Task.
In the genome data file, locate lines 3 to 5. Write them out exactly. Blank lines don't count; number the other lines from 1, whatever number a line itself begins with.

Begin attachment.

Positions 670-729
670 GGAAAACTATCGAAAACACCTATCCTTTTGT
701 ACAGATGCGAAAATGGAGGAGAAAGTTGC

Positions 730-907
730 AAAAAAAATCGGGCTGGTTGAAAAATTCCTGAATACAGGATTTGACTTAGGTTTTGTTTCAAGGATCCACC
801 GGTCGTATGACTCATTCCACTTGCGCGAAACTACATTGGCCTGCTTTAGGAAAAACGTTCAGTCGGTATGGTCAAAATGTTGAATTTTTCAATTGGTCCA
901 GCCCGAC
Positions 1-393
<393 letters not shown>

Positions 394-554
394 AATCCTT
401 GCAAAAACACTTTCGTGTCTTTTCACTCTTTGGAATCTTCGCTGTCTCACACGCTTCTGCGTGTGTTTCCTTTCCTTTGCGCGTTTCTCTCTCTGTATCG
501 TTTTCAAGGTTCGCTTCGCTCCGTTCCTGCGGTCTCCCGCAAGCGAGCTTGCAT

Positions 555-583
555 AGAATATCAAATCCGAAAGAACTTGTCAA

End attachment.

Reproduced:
701 ACAGATGCGAAAATGGAGGAGAAAGTTGC

Positions 730-907
730 AAAAAAAATCGGGCTGGTTGAAAAATTCCTGAATACAGGATTTGACTTAGGTTTTGTTTCAAGGATCCACC